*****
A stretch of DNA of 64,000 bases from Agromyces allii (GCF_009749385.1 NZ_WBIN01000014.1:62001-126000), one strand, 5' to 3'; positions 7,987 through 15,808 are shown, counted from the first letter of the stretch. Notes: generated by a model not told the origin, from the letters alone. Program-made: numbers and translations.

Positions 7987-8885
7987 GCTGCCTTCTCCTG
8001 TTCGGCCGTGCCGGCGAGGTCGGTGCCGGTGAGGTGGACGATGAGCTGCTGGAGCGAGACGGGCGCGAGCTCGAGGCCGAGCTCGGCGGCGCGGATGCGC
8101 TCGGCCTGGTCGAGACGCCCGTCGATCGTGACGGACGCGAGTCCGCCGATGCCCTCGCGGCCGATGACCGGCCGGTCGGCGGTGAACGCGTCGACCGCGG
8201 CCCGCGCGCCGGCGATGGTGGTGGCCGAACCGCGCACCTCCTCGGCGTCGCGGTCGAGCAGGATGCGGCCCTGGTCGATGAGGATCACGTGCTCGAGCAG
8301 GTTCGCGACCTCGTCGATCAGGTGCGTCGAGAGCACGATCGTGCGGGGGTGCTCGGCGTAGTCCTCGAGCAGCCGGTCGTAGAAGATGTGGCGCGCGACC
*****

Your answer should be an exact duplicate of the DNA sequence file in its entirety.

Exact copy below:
A stretch of DNA of 64,000 bases from Agromyces allii (GCF_009749385.1 NZ_WBIN01000014.1:62001-126000), one strand, 5' to 3'; positions 7,987 through 15,808 are shown, counted from the first letter of the stretch. Notes: generated by a model not told the origin, from the letters alone. Program-made: numbers and translations.

Positions 7987-8885
7987 GCTGCCTTCTCCTG
8001 TTCGGCCGTGCCGGCGAGGTCGGTGCCGGTGAGGTGGACGATGAGCTGCTGGAGCGAGACGGGCGCGAGCTCGAGGCCGAGCTCGGCGGCGCGGATGCGC
8101 TCGGCCTGGTCGAGACGCCCGTCGATCGTGACGGACGCGAGTCCGCCGATGCCCTCGCGGCCGATGACCGGCCGGTCGGCGGTGAACGCGTCGACCGCGG
8201 CCCGCGCGCCGGCGATGGTGGTGGCCGAACCGCGCACCTCCTCGGCGTCGCGGTCGAGCAGGATGCGGCCCTGGTCGATGAGGATCACGTGCTCGAGCAG
8301 GTTCGCGACCTCGTCGATCAGGTGCGTCGAGAGCACGATCGTGCGGGGGTGCTCGGCGTAGTCCTCGAGCAGCCGGTCGTAGAAGATGTGGCGCGCGACC